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India Constitution judge panel to look into legalizing euthanasia

Feb. 25, 2014 at 6:28 AM

NEW DELHI, Feb. 25 (UPI) -- India's Supreme Court Tuesday asked a five-judge Constitution panel to decide if euthanasia can be permitted for the terminally ill.

Acting on a petition filed by a non-profit group, the high court said the law relating to the subject needs to be clearly defined due to inconsistent opinions in earlier verdicts on the subject, the Press Trust of India news agency reported.

"This is an important question involving legal and medical issues. For the benefit of humanity, we refer this to a Constitution bench," NDTV quoted a bench headed by Chief Justice P. Sathasivam as saying.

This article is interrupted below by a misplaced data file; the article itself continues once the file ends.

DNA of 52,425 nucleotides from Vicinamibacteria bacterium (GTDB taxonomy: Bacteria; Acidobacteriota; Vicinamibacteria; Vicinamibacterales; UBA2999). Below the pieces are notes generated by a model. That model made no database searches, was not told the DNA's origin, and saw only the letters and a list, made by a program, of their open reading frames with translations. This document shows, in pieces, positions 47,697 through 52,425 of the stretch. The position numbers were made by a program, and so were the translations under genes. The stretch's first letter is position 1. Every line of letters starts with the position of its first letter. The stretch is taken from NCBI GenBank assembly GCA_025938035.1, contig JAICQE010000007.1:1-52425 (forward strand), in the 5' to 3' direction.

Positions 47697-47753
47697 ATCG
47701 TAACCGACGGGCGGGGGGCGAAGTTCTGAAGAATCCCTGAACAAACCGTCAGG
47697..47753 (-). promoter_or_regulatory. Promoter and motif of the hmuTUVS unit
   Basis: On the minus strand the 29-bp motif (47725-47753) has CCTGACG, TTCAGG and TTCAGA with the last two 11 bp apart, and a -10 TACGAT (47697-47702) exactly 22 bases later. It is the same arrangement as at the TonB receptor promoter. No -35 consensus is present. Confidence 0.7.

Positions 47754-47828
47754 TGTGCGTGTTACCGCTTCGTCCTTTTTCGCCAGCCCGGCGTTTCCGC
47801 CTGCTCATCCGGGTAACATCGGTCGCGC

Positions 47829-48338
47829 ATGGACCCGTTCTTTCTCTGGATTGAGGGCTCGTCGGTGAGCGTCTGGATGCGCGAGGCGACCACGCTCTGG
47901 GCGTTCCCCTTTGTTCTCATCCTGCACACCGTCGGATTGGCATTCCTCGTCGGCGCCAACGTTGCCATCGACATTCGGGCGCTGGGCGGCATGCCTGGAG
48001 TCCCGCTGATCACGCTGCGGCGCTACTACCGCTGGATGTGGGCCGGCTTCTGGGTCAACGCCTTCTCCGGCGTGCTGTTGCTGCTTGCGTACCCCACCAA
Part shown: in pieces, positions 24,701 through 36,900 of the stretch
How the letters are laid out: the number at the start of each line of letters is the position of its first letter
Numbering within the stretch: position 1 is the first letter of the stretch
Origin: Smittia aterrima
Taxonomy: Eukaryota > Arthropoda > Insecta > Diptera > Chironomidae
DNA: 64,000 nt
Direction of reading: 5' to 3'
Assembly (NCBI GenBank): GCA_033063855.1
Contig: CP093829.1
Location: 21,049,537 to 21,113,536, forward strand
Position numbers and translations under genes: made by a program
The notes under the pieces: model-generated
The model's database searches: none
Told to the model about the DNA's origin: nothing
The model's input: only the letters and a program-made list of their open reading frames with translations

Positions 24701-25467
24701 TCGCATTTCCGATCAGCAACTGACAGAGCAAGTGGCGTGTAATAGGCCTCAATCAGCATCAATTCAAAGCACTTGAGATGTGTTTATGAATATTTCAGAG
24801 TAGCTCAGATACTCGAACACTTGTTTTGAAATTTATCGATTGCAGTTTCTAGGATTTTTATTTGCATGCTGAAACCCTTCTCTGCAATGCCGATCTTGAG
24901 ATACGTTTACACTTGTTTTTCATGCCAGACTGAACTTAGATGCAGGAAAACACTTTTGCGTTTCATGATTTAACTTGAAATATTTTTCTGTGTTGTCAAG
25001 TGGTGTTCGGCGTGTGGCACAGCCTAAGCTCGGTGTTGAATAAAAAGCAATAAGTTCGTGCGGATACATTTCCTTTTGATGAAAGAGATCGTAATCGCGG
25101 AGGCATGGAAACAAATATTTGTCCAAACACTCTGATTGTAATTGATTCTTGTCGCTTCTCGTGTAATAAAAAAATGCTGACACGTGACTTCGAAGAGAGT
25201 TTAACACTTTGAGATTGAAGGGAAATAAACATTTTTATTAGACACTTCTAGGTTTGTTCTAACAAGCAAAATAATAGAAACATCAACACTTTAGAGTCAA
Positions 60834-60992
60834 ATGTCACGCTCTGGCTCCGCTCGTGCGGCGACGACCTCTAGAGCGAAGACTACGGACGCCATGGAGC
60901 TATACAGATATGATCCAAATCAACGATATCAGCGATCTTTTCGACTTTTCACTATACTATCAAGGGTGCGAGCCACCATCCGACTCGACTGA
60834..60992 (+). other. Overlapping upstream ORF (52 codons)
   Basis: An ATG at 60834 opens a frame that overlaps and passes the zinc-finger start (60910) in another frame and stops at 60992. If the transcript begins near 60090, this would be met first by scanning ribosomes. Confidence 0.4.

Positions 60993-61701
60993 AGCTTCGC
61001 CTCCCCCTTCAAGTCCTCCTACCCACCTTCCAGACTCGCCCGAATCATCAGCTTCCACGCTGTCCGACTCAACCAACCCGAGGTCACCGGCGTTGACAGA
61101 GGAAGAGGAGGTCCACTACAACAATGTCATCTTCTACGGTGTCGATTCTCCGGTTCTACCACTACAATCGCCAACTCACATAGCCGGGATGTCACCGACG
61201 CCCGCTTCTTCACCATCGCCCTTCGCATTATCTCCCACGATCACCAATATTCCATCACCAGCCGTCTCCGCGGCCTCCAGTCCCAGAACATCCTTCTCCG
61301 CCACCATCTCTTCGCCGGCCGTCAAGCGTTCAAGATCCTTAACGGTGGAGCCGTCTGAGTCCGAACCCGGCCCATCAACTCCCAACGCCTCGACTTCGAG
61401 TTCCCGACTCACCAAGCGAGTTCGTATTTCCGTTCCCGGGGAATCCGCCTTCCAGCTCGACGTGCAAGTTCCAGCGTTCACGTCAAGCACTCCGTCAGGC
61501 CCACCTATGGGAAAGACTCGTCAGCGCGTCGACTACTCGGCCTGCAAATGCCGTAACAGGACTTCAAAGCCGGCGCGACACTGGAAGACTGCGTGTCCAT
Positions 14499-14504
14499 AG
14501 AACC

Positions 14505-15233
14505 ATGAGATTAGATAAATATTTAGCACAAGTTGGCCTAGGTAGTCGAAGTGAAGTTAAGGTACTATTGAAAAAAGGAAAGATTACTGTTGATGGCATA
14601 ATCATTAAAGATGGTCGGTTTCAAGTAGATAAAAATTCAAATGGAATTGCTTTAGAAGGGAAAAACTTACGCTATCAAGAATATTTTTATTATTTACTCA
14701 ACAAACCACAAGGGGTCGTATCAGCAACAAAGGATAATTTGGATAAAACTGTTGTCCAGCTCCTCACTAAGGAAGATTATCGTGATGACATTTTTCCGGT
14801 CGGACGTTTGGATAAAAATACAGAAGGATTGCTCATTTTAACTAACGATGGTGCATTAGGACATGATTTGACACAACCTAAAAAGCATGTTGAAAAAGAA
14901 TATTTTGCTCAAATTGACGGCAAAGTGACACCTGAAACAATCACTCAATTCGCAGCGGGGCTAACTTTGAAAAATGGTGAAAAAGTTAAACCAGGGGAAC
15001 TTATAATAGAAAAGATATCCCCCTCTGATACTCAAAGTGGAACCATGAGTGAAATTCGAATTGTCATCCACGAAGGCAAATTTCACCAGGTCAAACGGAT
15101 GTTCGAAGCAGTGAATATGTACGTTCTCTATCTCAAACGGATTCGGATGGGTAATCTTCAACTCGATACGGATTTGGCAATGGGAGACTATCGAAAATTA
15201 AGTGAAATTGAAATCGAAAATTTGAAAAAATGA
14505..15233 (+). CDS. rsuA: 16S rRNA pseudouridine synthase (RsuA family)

The report said the five-judge panel will consider such issues as a "living will" or voluntary euthanasia in cases of those who are terminally ill or in a vegetative state with no hope of recovery.

The petition argued when expert medical opinion determines a person suffering from terminal illness has reached a point of no return, then the patient should be given the right to refuse to be put on life support, which would only prolong the agony.

The Indian government has said a decision to withdraw someone's life support system should be left to doctors, not the patient.

The high court said the Constitution panel will study all aspects of the issue before framing guidelines, PTI said.

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